Oliver Colman Yr 4
In the 1920s, amidst growing concern over the rapid urban sprawl of London, they championed the need for recreational green space around the city to provide respite for city-dwellers.
Today, the purpose and aims of the Green Belt remain much the same. The National Planning Policy Framework (2016) outlines the present-day objectives of the protected land according to the British government. By taking a series of individual paragraphs from the framework it is possible to question the occupation of the Green Belt land. A series of small dynamic models were made to challenge individual policy paragraphs through deliberate movements of concealing and revealing occupation at different scales. Each model explores the protected land around Epping, a town surrounded by Green Belt to the North of London in Essex, through augmented landscapes, faux historical façades and illusionary interventions.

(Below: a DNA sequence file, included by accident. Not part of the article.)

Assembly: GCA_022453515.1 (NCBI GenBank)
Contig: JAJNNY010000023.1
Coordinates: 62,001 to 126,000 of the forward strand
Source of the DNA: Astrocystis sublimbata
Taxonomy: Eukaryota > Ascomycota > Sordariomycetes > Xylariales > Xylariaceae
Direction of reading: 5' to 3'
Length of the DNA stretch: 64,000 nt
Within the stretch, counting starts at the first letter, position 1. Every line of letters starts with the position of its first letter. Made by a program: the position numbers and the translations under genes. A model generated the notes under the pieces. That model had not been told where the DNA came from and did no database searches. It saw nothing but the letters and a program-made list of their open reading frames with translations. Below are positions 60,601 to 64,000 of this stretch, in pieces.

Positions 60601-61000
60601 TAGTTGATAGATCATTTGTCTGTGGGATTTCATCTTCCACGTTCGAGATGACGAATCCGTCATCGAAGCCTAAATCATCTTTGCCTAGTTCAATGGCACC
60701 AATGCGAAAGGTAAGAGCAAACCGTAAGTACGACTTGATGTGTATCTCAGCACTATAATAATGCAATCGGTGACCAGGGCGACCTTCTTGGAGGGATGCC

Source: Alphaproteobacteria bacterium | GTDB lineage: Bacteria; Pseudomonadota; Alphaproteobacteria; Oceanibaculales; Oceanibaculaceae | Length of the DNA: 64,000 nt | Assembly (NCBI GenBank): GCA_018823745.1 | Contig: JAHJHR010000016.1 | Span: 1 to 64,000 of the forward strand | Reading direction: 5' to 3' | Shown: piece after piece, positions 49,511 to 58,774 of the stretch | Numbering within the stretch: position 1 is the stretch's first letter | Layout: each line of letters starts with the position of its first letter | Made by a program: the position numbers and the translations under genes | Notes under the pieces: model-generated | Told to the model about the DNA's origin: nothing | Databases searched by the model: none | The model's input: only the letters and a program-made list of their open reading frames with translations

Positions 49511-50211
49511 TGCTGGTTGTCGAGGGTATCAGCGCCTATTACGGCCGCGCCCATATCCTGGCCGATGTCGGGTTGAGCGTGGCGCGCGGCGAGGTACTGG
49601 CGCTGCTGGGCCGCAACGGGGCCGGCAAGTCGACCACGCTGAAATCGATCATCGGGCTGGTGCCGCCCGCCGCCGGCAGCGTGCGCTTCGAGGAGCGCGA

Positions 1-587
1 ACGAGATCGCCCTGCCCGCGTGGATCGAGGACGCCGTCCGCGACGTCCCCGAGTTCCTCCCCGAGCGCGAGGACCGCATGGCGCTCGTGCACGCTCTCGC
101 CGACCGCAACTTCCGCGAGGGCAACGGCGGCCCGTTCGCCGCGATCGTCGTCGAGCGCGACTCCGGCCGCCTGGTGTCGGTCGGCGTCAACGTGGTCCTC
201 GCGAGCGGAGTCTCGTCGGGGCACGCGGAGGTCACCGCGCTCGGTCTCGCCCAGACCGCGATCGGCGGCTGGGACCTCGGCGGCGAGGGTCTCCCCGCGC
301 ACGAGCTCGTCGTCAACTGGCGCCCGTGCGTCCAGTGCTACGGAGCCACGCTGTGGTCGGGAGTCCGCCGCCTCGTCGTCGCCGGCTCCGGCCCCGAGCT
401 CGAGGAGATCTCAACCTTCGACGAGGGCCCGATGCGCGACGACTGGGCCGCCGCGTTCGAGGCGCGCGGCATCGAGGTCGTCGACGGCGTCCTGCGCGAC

The neoliberal think tank the Adam Smith Institute has proposed that the housing crisis could be eased if 1 million new homes were built over 3.7 percent of Green Belt land. All of this within walking distance of a railway station. A housing scheme is proposed for the East of Epping, on Green Belt land, as a means of presenting a solution to the housing crisis. Much of the opposition to new developments comes down to local residents resenting the degradation of local countryside. The housing adopts disruptive timber patterning and natural vegetation to camouflage the architecture in the landscape, appeasing local residents who fear the loss of their countryside vista and hiding the housing in plain sight within the Green Belt.